It may tax someone who does not buy a more fuel-efficient automobile to replace the one they already own.

To borrow the Court’s own examples, it may tax people for not buying enough vegetables according to a prescribed quota.

It may tax homeowners for not installing energy-efficient windows.

There is simply no limit to the Congress’s power to coerce individuals by laying a penalty tax on them for not doing whatever it may be that government bureaucrats would have them do.

Moreover, it is no secret that the pharmaceutical industry, through its lobbies, were heavily involved in shaping the Affordable Care Act to make sure it was in their interests, regardless of whether or not their demands were in the interests of the general public. Imagine the dangers of corporate lobbies and moneyed interests buying influence in government to get legislation passed using this new taxing power to coerce Americans to purchase their goods or services.

The oppressive nature of this power and the threat it represents to liberty is limited only by the ability of corporate interests and corrupt government bureaucrats to imagine.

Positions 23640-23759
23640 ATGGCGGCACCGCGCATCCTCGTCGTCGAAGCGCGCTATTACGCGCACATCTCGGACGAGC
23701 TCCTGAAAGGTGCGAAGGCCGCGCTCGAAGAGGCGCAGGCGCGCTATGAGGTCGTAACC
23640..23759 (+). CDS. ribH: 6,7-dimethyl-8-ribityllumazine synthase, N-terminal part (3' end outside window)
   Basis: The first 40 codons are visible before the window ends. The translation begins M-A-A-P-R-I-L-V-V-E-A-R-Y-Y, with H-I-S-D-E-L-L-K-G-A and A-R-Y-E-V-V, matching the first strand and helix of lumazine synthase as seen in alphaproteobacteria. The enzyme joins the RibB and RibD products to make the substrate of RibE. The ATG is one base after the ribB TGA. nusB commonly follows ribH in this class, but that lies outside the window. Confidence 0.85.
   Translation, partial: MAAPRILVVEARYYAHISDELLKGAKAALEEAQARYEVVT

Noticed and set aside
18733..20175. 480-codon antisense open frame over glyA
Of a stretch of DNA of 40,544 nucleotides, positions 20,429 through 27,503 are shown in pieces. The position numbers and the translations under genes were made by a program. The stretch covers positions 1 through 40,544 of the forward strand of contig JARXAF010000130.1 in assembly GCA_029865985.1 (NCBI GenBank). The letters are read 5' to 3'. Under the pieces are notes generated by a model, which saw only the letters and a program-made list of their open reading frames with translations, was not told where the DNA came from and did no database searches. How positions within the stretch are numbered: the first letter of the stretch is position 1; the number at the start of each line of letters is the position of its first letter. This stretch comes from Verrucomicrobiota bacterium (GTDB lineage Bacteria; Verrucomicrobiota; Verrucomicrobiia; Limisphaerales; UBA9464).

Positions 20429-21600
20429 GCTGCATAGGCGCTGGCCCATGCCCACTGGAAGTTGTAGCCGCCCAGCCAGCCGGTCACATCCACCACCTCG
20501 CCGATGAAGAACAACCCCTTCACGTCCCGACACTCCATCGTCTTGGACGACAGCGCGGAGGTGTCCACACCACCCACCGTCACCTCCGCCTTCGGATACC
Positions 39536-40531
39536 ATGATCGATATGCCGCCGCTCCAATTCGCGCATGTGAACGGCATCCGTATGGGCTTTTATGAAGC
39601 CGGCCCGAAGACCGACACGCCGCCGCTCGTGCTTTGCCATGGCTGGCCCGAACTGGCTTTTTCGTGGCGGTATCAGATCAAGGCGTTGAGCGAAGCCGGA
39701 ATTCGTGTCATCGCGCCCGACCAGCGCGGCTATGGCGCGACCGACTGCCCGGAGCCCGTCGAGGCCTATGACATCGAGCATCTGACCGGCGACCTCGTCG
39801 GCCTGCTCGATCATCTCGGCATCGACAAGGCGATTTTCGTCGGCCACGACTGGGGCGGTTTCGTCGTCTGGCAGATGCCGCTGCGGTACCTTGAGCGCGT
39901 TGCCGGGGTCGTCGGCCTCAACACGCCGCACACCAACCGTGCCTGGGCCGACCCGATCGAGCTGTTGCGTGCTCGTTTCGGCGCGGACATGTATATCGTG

If you really want to dive down the rabbit hole, I’ve written a lengthy and fully sourced paper exposing the Supreme Court’s outright fraudulent case for upholding the constitutionality of the Obamacare mandate. This is a document I would take to court to fight the imposition of the tax penalty if I preferred not to buy insurance.

Read the full paper!

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About Jeremy R. Hammond

About Jeremy R. Hammond

I am an independent journalist, political analyst, publisher and editor of Foreign Policy Journal, book author, and writing coach.

My writings empower readers with the knowledge they need to see through state propaganda intended to manufacture their consent for criminal government policies.

By recognizing when we are being lied to and why, we can fight effectively for liberty, peace, and justice, in order to create a better world for ourselves, our children, and future generations of humanity.